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Lissajous Curve in 3d

  1. Apr 18, 2013 #1
    I'm trying to figure out how to do a Lissajous Curve in 3d. It has a 2d shape in the real world, so if it's in the real world, then there must be a 3d shape to it.

    Here is the crazy version, it has 8 variants of the last pic layered and it's at 45 45 0
    attachment.php?attachmentid=58007&stc=1&d=1366341051.jpg

    This is the one above and it is at 0 0 0
    attachment.php?attachmentid=58008&stc=1&d=1366341051.jpg

    Here is my version of that Lissajous by itself.
    attachment.php?attachmentid=58009&stc=1&d=1366341051.jpg

    There are a million different ways to make pretty shapes out of that curve, but I'm pretty sure there is only one way it can be represented in 3d if it is to represent a real world example.
     

    Attached Files:

  2. jcsd
  3. Apr 18, 2013 #2

    phinds

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    Why? Do you not believe in flat things? Yes, in the real world even a piece of thin paper has some thickness, so technically you are right, but I think you are carrying the concept to a point where it does not helpfully go.

    Why? Why should it have ANY 3D representation?
     
  4. Apr 18, 2013 #3
    You're talking about a math function, I'm talking about something real. It is made with light. Some guy used two mirrors to make it. It's in 2d because it was viewed in 2d as it reflected off the wall. As I understand it there is a way to slow down light in a vacuum. Maybe I can see a 3d representation that way. But I'm thinking it wont work because a photon is to small to see?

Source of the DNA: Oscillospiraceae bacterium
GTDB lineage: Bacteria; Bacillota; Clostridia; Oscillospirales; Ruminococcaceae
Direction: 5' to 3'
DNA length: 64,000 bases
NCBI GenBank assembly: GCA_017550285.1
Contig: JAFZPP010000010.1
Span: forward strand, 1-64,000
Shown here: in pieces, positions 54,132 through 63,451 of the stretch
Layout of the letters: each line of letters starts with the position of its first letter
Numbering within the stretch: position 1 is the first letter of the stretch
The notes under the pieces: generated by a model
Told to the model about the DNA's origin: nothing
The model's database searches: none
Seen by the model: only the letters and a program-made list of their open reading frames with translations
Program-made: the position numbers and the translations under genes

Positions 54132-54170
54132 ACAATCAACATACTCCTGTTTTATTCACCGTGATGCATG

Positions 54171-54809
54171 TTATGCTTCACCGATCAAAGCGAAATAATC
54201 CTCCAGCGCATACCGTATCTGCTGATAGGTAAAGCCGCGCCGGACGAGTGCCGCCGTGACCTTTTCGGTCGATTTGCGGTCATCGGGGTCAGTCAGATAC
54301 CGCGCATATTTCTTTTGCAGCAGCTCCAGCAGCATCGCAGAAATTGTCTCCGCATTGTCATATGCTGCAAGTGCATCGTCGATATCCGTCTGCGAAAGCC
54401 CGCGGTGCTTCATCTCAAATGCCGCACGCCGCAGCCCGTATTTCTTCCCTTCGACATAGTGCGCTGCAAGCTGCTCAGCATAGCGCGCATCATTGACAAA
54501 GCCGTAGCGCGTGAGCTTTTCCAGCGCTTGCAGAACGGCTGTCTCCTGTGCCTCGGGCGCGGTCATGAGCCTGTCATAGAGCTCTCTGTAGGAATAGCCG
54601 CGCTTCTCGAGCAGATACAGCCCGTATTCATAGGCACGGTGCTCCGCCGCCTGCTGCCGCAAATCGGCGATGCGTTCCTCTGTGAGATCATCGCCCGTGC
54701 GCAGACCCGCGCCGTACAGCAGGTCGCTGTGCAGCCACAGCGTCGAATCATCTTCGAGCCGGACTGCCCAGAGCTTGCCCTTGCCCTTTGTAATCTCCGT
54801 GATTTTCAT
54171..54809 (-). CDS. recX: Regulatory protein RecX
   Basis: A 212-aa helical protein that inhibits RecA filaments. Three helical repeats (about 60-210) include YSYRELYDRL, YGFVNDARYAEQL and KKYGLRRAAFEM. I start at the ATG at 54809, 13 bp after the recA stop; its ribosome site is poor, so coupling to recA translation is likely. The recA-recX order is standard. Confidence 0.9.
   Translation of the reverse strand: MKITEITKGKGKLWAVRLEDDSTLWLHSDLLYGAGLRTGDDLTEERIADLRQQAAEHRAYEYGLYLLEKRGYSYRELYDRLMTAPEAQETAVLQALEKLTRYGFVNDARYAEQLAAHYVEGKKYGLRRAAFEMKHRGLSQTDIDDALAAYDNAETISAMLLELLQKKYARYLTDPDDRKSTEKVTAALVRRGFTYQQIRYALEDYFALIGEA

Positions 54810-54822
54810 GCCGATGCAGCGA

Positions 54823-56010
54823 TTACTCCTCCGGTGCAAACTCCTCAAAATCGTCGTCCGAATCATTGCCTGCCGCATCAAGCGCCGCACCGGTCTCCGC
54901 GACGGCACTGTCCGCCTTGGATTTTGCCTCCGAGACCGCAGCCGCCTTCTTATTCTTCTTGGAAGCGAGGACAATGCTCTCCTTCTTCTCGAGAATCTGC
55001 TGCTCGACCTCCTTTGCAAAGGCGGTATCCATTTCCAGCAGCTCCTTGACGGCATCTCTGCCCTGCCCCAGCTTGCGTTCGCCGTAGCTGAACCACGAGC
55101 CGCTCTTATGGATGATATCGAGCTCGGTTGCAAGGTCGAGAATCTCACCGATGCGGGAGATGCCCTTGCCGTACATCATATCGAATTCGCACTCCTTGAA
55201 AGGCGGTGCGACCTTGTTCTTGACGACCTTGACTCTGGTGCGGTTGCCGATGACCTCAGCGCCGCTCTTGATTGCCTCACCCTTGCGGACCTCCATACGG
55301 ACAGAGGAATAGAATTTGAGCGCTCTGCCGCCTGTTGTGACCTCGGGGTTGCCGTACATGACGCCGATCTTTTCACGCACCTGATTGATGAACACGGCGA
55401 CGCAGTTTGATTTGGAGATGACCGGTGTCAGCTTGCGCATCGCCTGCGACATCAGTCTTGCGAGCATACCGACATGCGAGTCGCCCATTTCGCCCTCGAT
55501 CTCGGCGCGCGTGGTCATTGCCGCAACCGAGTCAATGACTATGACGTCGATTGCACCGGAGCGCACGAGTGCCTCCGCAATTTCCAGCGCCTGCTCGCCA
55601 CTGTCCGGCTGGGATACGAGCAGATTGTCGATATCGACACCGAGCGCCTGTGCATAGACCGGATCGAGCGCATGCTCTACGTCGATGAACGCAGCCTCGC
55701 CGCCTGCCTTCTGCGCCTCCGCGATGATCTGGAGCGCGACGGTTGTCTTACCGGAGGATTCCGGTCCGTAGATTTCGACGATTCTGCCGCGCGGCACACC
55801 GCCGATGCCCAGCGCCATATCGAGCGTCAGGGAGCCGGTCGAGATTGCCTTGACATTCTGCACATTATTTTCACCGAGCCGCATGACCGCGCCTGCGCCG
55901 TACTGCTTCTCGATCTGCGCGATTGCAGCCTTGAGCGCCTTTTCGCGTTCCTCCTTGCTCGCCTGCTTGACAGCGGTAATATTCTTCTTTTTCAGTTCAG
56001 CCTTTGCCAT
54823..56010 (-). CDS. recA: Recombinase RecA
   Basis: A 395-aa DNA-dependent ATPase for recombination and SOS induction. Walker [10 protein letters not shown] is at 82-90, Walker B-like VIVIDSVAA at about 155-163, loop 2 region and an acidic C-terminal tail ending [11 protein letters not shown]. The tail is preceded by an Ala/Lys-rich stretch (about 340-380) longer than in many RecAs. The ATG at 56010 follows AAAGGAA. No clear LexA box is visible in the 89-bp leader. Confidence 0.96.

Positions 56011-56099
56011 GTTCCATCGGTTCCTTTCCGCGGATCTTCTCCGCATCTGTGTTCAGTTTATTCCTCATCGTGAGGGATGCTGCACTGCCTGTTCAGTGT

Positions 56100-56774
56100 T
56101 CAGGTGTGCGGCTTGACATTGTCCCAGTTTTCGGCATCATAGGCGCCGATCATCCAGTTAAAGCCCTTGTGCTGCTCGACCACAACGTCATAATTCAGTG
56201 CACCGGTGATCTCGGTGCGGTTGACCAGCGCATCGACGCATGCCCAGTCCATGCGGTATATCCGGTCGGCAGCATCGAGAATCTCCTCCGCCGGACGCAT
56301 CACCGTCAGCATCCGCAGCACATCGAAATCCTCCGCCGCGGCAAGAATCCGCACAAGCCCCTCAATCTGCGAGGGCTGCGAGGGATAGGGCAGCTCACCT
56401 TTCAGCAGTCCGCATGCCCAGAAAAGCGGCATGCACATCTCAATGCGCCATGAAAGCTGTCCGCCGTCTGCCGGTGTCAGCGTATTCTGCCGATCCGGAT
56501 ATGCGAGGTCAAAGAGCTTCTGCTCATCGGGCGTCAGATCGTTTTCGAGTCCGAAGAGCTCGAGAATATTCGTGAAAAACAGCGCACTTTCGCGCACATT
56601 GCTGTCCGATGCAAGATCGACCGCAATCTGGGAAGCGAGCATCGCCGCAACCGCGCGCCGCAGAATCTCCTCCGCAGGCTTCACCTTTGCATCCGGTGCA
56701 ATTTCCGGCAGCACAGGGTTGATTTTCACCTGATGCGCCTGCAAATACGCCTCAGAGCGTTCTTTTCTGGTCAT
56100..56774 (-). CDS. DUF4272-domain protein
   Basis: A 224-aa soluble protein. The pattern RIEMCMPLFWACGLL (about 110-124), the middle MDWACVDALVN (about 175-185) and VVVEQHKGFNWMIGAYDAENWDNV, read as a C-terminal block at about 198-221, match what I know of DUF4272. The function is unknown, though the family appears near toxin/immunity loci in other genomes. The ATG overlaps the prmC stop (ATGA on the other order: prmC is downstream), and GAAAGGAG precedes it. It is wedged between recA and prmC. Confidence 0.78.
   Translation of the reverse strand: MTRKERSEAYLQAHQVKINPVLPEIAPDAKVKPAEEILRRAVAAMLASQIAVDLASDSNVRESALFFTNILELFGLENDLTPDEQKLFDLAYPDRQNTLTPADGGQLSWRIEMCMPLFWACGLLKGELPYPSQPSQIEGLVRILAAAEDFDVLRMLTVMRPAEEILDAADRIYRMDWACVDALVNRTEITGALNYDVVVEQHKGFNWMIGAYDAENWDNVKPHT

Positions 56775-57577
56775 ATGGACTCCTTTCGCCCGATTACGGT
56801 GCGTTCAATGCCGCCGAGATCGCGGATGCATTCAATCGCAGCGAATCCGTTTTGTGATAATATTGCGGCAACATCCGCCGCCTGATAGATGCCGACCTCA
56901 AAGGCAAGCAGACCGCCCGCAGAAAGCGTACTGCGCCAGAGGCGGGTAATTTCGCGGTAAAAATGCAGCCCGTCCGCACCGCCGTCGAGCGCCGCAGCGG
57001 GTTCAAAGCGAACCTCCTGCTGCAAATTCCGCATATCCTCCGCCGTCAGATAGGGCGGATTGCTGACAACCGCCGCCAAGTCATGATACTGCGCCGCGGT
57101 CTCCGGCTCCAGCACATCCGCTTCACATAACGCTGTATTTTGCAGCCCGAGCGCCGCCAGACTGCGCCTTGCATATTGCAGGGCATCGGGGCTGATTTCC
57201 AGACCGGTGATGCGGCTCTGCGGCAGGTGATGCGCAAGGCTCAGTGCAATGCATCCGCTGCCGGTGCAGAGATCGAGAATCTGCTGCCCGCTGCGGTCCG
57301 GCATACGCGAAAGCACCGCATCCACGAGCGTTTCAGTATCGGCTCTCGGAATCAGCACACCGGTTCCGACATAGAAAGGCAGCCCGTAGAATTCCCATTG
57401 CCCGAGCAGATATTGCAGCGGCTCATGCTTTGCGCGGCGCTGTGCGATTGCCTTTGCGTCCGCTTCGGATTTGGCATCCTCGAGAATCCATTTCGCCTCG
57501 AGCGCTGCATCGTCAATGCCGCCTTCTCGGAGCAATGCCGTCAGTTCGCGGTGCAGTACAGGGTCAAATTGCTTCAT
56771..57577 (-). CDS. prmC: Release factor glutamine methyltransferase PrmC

It's a wave function that uses binomial distribution. From what I understand quantum physics uses probability, and binomial distribution is part of probability. So I'm thinking there is a connection and I want to understand it.


    attachment.php?attachmentid=58024&stc=1&d=1366379070.jpg
     

    Attached Files:

    Last edited: Apr 19, 2013
  5. Apr 21, 2013 #4
    Yup, I'm right. Apparently there was an experiment done a long long time ago. A professor told me the 3d version of the x,z or y,z plane is itself a Lissajous figure. So that makes those figures above correct. Unfortunately this means this stuff is already known. And since it's already known then it's been done and it does not need to be redone. If anyone knows who did this experiment in 3D, I would very much like to know. The professor that talked to me was unsure about the details.
     
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